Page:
Parkland is an outstanding achievement for a first-time director. Peter Landesman crafts an engaging narrative out of a story most people know, at least half of, by heart. Original newsreel footage is mixed with the current cinematography with real skill, reminiscent of the electric opening 20 minutes of Ben Affleck’s Argo last year. What’s more, the film never feels unrealistic or sensationalised. Never do you feel that Landesman’s script is inventing for the sake of drama.
As far as the cast goes the standout performances come from some of the more secondary roles, namely Zac Efron as Dr Carrico and James Badge Dale as Robert Oswald. Both roles share the status of being just outside of the main thrust of the drama. They are not the protagonist or antagonist of any story but their own. Efron, having well and truly grown up from his High School Musical days, gives a masterclass in playing stoicism without appearing closed or hard. His portrayal of the conflict between compassion, patriotism and the Hippocratic oath is possibly the most interesting part of the film. Dale’s performance similarly presents the turmoil involved in discovering his brother’s crime. Yet it seems as if his talent is underused in such an archetypical role; we have seen deep betrayals many times on film.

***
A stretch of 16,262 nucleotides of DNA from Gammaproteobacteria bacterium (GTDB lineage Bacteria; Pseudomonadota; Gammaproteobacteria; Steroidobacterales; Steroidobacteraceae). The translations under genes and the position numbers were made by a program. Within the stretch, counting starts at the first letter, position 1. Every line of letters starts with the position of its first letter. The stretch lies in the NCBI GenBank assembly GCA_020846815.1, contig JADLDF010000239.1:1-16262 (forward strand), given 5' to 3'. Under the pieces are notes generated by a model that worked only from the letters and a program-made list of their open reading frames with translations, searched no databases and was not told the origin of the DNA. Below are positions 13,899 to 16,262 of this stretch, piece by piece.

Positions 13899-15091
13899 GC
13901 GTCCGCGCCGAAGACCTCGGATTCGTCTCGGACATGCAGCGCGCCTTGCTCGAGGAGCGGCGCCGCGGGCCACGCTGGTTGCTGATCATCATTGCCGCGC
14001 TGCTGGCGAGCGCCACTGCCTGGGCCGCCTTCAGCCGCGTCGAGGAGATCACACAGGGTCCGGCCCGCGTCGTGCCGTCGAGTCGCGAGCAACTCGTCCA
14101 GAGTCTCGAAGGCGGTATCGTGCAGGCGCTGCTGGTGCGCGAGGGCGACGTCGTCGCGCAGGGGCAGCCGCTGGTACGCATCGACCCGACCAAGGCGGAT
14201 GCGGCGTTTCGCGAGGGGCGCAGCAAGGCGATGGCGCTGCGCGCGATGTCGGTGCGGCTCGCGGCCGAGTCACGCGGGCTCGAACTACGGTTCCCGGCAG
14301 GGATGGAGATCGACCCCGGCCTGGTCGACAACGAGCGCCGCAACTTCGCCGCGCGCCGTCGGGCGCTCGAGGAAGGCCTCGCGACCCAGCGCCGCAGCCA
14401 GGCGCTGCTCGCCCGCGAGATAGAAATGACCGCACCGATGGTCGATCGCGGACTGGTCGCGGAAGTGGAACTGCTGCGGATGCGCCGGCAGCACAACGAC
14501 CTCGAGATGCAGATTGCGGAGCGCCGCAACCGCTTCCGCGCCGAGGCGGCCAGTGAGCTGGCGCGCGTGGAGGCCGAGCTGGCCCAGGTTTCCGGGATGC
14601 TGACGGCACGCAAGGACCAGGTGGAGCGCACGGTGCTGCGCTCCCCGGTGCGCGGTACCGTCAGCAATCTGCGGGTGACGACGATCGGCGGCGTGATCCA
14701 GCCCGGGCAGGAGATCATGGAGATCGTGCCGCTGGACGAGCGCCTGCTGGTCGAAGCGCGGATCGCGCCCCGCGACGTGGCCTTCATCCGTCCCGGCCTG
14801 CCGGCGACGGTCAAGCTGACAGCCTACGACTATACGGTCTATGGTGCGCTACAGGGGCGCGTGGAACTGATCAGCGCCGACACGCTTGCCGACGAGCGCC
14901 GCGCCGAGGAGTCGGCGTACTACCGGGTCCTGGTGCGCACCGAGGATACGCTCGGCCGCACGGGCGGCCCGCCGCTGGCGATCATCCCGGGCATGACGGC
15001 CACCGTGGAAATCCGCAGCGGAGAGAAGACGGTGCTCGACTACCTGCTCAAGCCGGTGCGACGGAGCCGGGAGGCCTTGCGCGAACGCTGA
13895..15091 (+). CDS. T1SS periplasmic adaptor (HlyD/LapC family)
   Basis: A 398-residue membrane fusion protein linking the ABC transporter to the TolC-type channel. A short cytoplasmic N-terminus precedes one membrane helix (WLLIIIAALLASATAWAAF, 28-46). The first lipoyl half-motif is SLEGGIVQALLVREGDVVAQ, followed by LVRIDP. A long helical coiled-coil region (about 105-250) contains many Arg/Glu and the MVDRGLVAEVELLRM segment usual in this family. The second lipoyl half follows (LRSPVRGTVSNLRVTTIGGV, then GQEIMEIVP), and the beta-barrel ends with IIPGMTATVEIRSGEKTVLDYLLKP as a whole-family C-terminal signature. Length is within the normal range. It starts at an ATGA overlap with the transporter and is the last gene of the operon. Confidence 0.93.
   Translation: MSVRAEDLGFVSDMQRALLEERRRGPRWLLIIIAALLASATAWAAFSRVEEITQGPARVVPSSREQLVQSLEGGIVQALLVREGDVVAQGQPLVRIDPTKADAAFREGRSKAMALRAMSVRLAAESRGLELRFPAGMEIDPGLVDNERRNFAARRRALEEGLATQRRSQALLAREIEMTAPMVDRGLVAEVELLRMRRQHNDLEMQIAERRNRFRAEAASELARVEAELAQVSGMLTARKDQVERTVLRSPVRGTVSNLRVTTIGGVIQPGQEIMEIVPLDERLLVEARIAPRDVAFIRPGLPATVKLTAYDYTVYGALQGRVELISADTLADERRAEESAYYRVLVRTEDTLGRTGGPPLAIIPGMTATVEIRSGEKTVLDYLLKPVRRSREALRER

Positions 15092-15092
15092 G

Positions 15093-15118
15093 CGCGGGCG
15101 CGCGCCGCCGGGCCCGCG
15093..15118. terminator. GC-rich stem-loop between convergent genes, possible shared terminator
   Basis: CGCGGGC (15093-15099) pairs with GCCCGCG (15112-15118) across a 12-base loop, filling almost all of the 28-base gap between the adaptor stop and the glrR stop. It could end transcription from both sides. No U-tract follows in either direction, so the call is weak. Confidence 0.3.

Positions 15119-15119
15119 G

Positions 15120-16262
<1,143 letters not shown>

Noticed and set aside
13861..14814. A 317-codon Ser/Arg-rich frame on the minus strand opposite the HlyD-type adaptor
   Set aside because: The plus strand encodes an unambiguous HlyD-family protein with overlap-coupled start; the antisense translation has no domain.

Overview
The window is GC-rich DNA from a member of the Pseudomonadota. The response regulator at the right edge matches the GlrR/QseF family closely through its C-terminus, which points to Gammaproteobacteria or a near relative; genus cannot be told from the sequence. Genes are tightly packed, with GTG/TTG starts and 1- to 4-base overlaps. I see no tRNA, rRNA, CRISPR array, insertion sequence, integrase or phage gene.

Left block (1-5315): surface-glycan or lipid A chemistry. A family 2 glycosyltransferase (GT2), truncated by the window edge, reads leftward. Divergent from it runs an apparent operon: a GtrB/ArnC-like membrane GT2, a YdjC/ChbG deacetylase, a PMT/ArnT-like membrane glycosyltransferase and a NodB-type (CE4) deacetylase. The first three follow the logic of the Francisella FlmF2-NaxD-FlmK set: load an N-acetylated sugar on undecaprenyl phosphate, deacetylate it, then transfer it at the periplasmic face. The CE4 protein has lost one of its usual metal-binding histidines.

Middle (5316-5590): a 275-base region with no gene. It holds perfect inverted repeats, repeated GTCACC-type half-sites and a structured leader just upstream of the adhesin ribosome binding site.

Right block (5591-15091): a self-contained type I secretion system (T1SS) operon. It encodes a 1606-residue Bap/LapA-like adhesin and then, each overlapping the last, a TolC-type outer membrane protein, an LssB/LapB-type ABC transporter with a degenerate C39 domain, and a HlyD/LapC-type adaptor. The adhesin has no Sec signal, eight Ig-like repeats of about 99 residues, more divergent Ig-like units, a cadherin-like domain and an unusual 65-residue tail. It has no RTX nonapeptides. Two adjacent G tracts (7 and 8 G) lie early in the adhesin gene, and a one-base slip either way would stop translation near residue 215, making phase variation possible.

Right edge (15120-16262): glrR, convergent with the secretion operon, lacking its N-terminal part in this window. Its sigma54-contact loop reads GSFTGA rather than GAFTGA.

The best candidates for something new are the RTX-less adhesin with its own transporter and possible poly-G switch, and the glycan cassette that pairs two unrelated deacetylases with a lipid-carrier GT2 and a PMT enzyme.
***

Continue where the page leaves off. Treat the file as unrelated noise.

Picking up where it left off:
The film’s narrative divides between the national tragedy as opposed to the human tragedies that each character experiences. It seems to me that the power in this film comes from the personal stories and the juxtaposition between the personal and national. This is most evident in the portrayal of both Kennedy’s and Oswald’s funeral, the pomp and circumstance as compared to a grave no one will fill. This sequence in particular is a triumph of editing and cinematography. It demonstrates that Landesman’s talent lies a long way away from the gritty pseudo-documentary style of Parkland’s opening. The weakest parts of the film are the most documentary; when it focuses too closely on the national tragedy, the government officials, the national grief. I think that this is ultimately due to the massive cultural shift between the filmmaker and a global audience. These scenes are, all told, too American. As an English viewer it is inconceivable to me that a political figure could be so adored. Parkland, when it can, revels in this idolatry and loyalty, relying on those embedded cultural notions to land its emotional beats. Even when compared to the closest English equivalent, Princess Diana, it still doesn’t sit right on the foreign palate.
- Entertainment: 3/5
- Artistic: 4/5
- Intellectual: 2/5